The Chicago Bulls seemed on the cusp of something special two seasons ago when a devastating knee injury derailed Derrick Rose — and the team’s hopes — until further notice. The Bulls did well to make the playoffs and advance into the second round last season without Rose, all the while as dealing with a multitude of injuries to other players as well. Now, the stage is set for the former MVP to return to a solid core of players who have proved their mental and physical toughness during a trying year.
He back … at least everybody hopes he’s back. If Derrick Rose is 100 percent healthy and ready to resume his dominance at the point, Chicago is a title contender. Just two seasons removed from MVP honors, Rose is one of those special players who makes the game easier for those on the court with him. A return to form gives Chicago a true franchise player who can dominate games and be the centerpiece of everything his team does.
As of now, the prospects look good for an on-time return for the Bulls leader this season.
Kirk Hinrich did an admirable job filling the starting point guard role last season. He’s never been a spectacular player, but he does a lot of things well and he provides the Bulls with a steady presence at both of the guard spots.
The third point guard will likely be second-year man Marquis Teague. He played limited minutes last season despite Chicago’s needs at the one and is still very much a developmental player with eventual potential as a scorer.
The position has been a bit of a crux for the Bulls for several of seasons now, but Chicago may have found their best player to fill the spot in years with
Jimmy Butler. Butler broke out of the shadows last year to become a key player in the Bulls plans with his surprising outside shooting and defense that could be all-league in the near future. He’s still young, and as is true with most youngsters, he needs to be more consistent, but if Butler’s learning curve thus far is any indication, Chicago has answered their long-standing question at the two.
The Bulls have brought in free-agent Mike Dunlevy Jr. to be the primary bench player on the wings and provide outside shooting. It’s a role he fits well, and he should provide Chicago with a consistent source of offense off of the bench.
Depending upon the health of Rose, Hinrich will probably see considerable time at the three as well. His steady presence will give the team solid depth behind the young Butler.
It’s hard to find a better-rounded forward in the NBA than Luol Deng. He plays both ends of the floor with abandon, can get to the rim, hit from the outside, and is a team player all the while. If Deng were more aggressive, he may be perennial all-star, but his make-up seems more comfortable in a support role.
As at the two-guard, Dunlevy will be the primary bench presence behind Deng.
Tony Snell, Chicago’s first round draft pick, could see time early. His ability to hit from the outside would be a welcome addition, and the team is bound to like his natural defensive abilities.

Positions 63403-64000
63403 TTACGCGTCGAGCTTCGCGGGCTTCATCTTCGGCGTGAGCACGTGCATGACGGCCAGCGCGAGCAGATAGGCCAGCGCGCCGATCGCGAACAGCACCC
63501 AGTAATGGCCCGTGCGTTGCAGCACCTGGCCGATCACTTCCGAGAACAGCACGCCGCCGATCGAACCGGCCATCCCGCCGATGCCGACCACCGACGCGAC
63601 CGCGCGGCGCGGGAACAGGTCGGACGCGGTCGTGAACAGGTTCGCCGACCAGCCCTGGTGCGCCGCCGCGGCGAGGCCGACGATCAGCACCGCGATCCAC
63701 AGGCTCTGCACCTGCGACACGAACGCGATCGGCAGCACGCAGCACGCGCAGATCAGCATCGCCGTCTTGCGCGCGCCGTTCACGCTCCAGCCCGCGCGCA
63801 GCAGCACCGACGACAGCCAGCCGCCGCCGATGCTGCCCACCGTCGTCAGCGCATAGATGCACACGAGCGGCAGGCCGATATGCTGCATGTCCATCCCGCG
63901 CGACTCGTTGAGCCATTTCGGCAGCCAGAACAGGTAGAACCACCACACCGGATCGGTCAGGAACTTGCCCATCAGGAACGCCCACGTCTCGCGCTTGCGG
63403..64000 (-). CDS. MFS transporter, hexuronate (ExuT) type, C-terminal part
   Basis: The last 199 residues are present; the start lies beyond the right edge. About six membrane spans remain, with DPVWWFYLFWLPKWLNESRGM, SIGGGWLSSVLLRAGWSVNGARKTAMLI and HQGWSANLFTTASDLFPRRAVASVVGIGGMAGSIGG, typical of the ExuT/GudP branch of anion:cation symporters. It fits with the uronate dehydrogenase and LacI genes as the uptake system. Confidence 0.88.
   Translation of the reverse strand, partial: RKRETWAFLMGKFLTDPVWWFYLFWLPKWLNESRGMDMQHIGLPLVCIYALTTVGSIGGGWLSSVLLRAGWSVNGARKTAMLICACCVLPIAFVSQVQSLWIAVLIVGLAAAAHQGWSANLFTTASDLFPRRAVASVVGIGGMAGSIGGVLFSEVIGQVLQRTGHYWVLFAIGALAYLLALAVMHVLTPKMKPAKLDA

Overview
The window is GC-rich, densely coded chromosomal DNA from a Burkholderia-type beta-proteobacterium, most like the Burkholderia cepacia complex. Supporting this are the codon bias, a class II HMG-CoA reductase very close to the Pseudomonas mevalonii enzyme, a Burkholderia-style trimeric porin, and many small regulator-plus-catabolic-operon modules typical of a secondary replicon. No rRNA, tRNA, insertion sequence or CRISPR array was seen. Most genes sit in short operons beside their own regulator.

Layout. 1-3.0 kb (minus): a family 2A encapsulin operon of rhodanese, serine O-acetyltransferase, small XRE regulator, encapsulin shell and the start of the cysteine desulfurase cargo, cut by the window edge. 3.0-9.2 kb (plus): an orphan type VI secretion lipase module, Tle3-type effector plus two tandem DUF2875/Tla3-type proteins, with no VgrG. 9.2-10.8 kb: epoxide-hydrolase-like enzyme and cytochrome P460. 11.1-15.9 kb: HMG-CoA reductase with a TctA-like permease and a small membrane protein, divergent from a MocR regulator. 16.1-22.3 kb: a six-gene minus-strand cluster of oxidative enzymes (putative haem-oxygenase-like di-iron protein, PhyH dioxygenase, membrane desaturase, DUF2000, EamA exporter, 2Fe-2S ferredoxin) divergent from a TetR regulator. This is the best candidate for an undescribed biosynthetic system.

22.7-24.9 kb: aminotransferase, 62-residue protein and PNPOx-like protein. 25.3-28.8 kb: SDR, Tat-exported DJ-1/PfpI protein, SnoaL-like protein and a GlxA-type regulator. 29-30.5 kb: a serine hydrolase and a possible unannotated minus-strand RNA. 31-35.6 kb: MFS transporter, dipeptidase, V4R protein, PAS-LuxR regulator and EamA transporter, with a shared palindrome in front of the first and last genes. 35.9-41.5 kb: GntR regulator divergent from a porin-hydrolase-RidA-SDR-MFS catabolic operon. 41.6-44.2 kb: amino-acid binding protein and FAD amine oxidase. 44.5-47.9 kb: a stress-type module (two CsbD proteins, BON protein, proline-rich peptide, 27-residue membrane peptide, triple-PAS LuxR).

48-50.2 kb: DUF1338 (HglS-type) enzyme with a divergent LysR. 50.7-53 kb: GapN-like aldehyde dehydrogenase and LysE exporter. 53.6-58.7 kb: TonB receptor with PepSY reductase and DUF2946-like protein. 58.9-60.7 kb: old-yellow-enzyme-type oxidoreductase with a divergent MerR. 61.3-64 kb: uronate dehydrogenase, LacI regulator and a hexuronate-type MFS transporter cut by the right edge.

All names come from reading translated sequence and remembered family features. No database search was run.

Carlos Boozer has been heavily criticized since joining the Bulls, yet he has given the team exactly what they should have expected. His scoring is a down from his days in Utah, but that’s due to being on a team more loaded with offensive options and his defense, while not stellar, isn’t as bad as some make it out to be. Boozer’s values lay in the fact that he is one of the best pure scorers at the four in the NBA. Few teams succeed without consistent production from the interior, and Boozer gives the Bulls that production.
Second unit power forwards don’t get much better than Taj Gibson. He could start for a number of teams around the league and combines with Boozer to give Chicago an outstanding duo at the four. Gibson isn’t the natural offensive player Boozer is, but he gives the team a far greater defensive presence, and can switch to the five when the Bulls decide to go with a small lineup.
Second round pick Erik Murphy has some potential as a stretch-four, but don’t expect him to get much playing time unless Boozer or Gibson is injured.
Joakim Noah is one the NBA’s most complete big men. He may not wow anybody with his scoring, but he does more than enough of that to keep defenses honest, all the while maintaining outstanding versatility as a defender, rebounder, and one of the games best passing big men. Noah can be a bit brittle at times, which is a concern, but with Rose’s return, he won’t be asked to carry as much of an offensive burden as he was last season.
Veteran Nazr Mohammed has been in the league for what seems like forever. He’s a capable backup center who pays solid defense and can rebound, but you don’t want him logging long minutes.
After Noah and Mohammed, there’s a gap the Bulls will still need to fill before the season starts. Otherwise they will play small with Gibson at the five, which isn’t ideal, but is a line-up they’ve utilized in the past.
It may sound simplistic to say the season hinges on Rose and his health, but it’s also true. With him in tow, the Bulls are legitimate title contenders, without him, they’re a mid-level playoff team. If Rose and the rest of the team remain in good health, look for first-round home court in the playoffs and perhaps the best chance of any team to dethrone Miami in the East.